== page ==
When it comes to user experience, filling in metadata when submitting content is not the most enjoyable task. But I think most agree how useful metadata becomes when it comes to finding content. So making that experience better and easier should always be a goal.
One technique that has been around for a while and is more and more prevalent is the autocomplete (aka type-ahead). Autocomplete is when you are typing in an input field and suggested choices are offered to you based on the characters you have typed. It can make offer those choices either based on a pre-defined library or based on users' past values. This allows you to keep the metadata field very fluid (not a strict option list), but also maintain some consistency among values entered. This is perfect for fields such as 'Keywords' or 'Tags'.
So let's look at how we can provide that type of functionality to WebCenter Content metadata fields.
Typically in those types of fields, there is often more then one value entered. If you look at how WebCenter Content stores those values, it's done as comma separated values stored within a single table cell.
So if the goal is to provide a set of suggested values, it must pull them from multiple values in a cell from multiple rows. This provides a bit of a challenge. But with some creative SQL, it's possible to extract those values separately and organize them into their own rows of data in the result set. Once we have the data in this format, the rest is fairly straightforward to deal with.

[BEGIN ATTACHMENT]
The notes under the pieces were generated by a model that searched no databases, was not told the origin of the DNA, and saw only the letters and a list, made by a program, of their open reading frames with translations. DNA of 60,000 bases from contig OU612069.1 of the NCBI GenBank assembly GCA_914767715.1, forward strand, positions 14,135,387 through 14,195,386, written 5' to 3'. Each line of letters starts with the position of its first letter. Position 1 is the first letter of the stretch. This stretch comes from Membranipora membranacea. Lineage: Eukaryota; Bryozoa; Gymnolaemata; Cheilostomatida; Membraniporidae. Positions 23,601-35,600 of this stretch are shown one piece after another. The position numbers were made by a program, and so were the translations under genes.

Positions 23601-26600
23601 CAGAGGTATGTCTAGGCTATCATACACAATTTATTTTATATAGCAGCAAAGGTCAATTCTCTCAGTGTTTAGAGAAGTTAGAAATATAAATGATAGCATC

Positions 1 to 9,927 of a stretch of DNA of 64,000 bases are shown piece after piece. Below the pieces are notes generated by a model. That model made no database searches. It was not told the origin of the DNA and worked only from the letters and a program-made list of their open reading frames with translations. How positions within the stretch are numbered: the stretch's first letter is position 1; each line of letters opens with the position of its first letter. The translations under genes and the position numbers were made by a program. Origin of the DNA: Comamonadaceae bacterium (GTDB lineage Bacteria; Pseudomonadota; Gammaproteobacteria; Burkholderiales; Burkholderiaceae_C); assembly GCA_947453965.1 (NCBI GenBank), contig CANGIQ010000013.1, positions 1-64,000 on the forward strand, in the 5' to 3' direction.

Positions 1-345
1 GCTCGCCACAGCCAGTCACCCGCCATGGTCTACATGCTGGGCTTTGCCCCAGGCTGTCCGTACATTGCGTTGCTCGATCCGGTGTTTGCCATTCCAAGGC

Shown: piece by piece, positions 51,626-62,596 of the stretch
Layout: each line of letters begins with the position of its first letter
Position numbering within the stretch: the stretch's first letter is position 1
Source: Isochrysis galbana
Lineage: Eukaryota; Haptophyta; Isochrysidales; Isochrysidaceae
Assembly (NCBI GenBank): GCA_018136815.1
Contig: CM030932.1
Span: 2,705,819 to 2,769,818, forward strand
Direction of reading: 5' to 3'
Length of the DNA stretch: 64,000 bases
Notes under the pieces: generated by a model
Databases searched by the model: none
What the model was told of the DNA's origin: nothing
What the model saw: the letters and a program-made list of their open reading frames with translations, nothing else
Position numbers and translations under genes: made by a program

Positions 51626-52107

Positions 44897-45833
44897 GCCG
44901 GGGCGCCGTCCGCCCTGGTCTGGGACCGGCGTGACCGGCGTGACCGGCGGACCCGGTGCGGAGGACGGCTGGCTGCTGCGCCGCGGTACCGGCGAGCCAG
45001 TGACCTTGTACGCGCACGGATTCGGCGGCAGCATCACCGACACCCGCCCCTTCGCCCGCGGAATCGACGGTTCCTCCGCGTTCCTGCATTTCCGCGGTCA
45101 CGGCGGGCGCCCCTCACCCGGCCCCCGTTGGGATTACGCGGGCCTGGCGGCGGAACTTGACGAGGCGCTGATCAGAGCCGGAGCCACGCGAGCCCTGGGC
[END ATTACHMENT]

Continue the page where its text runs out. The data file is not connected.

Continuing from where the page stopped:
Below is a sample SQL query to get us the data in that format:
select distinct initcap(lower(trim(substr(xKeywords, instr(trim(xKeywords),',',1,rr.r)+1, instr(trim(xKeywords),',',1,rr.r+1)-instr(trim(xKeywords),',',1,rr.r)-1 )))) xKeywords from (select ','||xKeywords||',' xKeywords, length(xKeywords)-length(replace(xKeywords,',',''))+1 cnt from DocMeta ) DocMeta, (select rownum r from all_objects where rownum <= 50) rr where rr.r <= DocMeta.cnt order by 1;
Now when we run the query against those multivalue metadata fields, we get the data back in separate rows:
The rest of the work is all done through the UI. In my example, I found that the jQuery UI Autocomplete widget provided a great sample to work with. So then it's a matter of querying the data, creating the result set in JSON format for the widget, and then targeting the .autocomplete function to the metadata field.
Now when a user is checking in or updating a content item, then can begin to see a list of suggested values based on what has been entered before:
And when the user is searching, they can see the values that have been used that should result in a hit.
I've packaged my sample as a component if you'd like to try it yourself. Please see the readme.txt for configuration details.